Fake News, News

Teens think they’re really good at spotting fake news

fake news teensWe wanted to poll some actual high schoolers, and the social app After School verifies its users are actually in high school through their Facebook and other factors. Teens from all 50 states answered poll questions run in the app – just over 39,000 teens in total.

A study from Stanford last year showed that middle and high school students aren’t very good at determining fake news – especially more nuanced things like noticing bias in a source, or understanding the difference between sponsored content and a regular article. (If you want to test your own ability to sniff out fake news, try one of our quizzes to see if you’re actually as good as you think.)

After the 2016 election brought the scourge of fake news into the national conversation, some schools started teaching kids media literacy and how to spot false stories on social media.

The polling standards here are not exactly scientifically rigorous, considering this survey’s results came from a bunch of kids on an app answering a poll. So take this with a grain of salt.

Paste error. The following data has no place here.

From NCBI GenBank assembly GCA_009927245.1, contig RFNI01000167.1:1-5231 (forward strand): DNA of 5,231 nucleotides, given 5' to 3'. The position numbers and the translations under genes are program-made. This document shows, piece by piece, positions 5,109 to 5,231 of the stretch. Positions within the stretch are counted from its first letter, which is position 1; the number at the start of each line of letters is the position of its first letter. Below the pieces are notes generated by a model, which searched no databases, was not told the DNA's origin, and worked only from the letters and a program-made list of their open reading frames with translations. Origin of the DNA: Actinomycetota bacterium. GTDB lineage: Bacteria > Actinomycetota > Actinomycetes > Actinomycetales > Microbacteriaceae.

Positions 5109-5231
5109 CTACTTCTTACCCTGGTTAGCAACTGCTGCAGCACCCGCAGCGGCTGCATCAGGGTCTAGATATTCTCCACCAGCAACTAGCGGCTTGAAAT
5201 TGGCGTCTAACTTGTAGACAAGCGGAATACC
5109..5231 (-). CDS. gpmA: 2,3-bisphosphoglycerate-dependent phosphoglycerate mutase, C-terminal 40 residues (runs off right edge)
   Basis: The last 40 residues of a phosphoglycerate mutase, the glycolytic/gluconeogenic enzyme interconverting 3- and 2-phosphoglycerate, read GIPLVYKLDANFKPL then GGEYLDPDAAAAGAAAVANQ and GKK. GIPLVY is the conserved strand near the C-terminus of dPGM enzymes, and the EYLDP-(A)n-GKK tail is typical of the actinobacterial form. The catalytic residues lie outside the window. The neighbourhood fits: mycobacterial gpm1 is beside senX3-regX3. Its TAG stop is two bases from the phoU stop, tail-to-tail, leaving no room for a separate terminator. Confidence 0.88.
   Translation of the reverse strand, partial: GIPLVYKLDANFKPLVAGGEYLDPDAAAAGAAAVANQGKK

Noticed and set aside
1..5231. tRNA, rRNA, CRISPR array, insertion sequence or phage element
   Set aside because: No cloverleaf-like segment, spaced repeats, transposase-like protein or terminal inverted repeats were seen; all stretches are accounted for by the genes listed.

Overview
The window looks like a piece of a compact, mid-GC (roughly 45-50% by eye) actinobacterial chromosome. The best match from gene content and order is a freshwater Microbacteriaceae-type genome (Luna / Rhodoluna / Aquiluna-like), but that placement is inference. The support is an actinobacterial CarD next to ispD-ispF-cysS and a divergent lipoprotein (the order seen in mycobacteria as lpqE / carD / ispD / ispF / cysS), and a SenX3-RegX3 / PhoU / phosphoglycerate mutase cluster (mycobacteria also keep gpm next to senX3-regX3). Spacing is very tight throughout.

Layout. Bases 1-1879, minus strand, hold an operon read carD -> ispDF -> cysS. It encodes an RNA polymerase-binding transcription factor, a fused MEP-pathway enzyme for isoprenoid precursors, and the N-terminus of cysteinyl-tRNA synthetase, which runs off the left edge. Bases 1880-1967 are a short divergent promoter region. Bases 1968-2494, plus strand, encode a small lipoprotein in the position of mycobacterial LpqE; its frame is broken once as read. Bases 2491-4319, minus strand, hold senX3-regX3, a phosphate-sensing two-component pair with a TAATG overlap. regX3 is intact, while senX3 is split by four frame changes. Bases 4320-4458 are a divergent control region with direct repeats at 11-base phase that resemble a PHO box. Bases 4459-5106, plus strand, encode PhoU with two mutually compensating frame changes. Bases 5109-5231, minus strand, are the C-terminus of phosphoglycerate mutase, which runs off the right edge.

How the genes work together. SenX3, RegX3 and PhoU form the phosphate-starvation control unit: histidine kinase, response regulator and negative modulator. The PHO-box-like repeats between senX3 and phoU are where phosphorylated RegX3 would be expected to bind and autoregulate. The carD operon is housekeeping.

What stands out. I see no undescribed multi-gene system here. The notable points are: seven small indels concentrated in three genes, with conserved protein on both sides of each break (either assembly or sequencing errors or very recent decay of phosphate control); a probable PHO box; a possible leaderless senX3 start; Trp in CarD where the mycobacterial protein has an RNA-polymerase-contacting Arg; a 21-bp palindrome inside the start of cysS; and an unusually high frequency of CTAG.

Read more at Buzzfeed.

Image courtesy of Buzzfeed.

Bill Update, Education, Fake News, News

Bill would help California schools teach about ‘fake news,’ media literacy

Spurred by the rise of so-called “fake news” and its impact on elections, a Santa Barbara state senator has introduced a bill that would encourage California’s K-12 schools to teach students to be skeptical, informed news consumers.

Authored by State Sen. Hannah-Beth Jackson (D-Santa Barbara), SB 203, known as the digital citizenship and media literacy bill, would require the state superintendent of public instruction to convene a committee of educators, librarians, parents, students and media experts to draw up guidelines on how best to recognize fake news.